Bollinger bands are indicators used when trading stocks using a technical analysis approach. Technical analysis is an approach to investing in the market that attempts to use a disciplined market timing approach. Bollinger bands were developed by John Bollinger in the 1980s.
Technical analysis approaches involve computing moving averages of the stock in interest. A moving average is simply an average that is computed over a period of time and repeated as time progresses. A typical moving average is the seven day moving average, computed by adding the price of the stock over the past seven trading days and dividing the result by seven. A day later, the average is again computed, but the price from the first day is dropped and the day two price becomes the day one price. This is repeated each day until the original day seven price is replaced. This process is repeated each trading day, and the results can be plotted as average stock price versus time.
Using the same data set from which the average is calculated, a standard deviation series for the same data set can be calculated. Two more lines are plotted on the chart, the first showing the average plus one standard deviation, and the second showing the average minus one standard deviation. These two lines are called Bollinger bands. The average plus one standard deviation is the upper Bollinger band and the average minus one standard deviation is the lower Bollinger band. There are now four lines on the chart: the daily stock price, the moving average, and the upper and lower Bollinger bands.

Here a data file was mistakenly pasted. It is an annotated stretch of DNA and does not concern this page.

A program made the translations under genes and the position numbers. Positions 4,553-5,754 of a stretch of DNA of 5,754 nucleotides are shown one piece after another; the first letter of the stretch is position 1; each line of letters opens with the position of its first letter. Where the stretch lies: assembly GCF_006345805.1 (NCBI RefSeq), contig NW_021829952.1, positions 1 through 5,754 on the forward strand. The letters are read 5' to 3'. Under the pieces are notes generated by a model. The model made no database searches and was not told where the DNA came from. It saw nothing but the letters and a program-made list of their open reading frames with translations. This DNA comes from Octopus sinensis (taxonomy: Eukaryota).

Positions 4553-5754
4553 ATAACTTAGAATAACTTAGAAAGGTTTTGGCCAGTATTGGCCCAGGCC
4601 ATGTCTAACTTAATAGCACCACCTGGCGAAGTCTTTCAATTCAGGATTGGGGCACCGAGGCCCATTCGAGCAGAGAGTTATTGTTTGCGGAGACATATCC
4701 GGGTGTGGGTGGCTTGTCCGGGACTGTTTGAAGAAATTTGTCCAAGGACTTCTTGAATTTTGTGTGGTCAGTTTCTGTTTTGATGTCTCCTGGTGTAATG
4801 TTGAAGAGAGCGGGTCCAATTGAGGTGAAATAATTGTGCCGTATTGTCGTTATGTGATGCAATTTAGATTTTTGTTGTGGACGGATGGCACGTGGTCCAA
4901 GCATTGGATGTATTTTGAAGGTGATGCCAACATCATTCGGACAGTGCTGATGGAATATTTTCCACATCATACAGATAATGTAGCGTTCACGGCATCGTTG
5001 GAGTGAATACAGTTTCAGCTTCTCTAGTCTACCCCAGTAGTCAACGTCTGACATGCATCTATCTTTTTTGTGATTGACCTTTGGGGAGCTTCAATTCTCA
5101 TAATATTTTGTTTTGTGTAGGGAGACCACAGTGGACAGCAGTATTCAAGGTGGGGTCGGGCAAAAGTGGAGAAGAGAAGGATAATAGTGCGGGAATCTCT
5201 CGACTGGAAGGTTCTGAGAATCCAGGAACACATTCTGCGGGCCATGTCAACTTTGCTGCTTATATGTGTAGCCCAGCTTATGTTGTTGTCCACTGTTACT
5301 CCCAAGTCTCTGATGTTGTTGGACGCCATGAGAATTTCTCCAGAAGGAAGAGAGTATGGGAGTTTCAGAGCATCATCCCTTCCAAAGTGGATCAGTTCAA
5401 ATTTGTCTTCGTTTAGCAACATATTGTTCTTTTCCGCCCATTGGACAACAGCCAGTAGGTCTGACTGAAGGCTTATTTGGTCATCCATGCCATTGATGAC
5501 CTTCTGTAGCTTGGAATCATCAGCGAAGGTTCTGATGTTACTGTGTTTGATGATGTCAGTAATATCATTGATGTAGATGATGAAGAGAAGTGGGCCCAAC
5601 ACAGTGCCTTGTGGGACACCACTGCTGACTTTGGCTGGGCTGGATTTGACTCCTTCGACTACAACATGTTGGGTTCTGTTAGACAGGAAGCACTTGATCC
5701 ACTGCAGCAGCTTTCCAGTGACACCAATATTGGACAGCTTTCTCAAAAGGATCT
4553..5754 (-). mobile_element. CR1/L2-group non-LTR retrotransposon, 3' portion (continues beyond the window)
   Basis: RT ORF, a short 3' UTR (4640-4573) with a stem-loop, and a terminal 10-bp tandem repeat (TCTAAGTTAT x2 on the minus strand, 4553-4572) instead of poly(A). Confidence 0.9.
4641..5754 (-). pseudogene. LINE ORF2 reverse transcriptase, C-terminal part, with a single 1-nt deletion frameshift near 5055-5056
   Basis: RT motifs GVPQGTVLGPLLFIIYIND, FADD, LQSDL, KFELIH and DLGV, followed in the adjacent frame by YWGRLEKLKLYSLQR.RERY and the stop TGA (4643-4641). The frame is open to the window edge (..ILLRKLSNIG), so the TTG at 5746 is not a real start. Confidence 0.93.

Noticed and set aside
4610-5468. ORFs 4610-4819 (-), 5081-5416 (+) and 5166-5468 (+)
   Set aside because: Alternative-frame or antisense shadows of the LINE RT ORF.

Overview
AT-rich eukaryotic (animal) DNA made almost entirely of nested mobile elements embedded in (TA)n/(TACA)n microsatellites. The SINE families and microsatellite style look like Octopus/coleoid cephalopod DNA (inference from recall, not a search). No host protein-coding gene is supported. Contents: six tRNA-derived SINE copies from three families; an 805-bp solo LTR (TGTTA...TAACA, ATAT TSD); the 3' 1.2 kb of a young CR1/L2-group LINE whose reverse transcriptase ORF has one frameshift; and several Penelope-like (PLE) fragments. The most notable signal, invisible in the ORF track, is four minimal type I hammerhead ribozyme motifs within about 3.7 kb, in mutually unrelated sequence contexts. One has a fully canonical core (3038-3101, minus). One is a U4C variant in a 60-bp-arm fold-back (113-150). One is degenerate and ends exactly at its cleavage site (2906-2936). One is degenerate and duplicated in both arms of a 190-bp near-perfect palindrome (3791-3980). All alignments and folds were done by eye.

Technical traders use this information to determine trading signals. If stock prices approach upper Bollinger bands, the stocks are thought to be in their high price range. If stocks approach lower Bollinger bands, then they are said to be in their lower trading range. If the stock price were to break outside of either of the Bollinger bands then a significant move in the stock price is expected. John Bollinger, who came up with the Bollinger Bands concept, is now a financial commentator with CNBC and maintains a site on the Internet with much more information about his theories and concepts regarding Bollinger bands.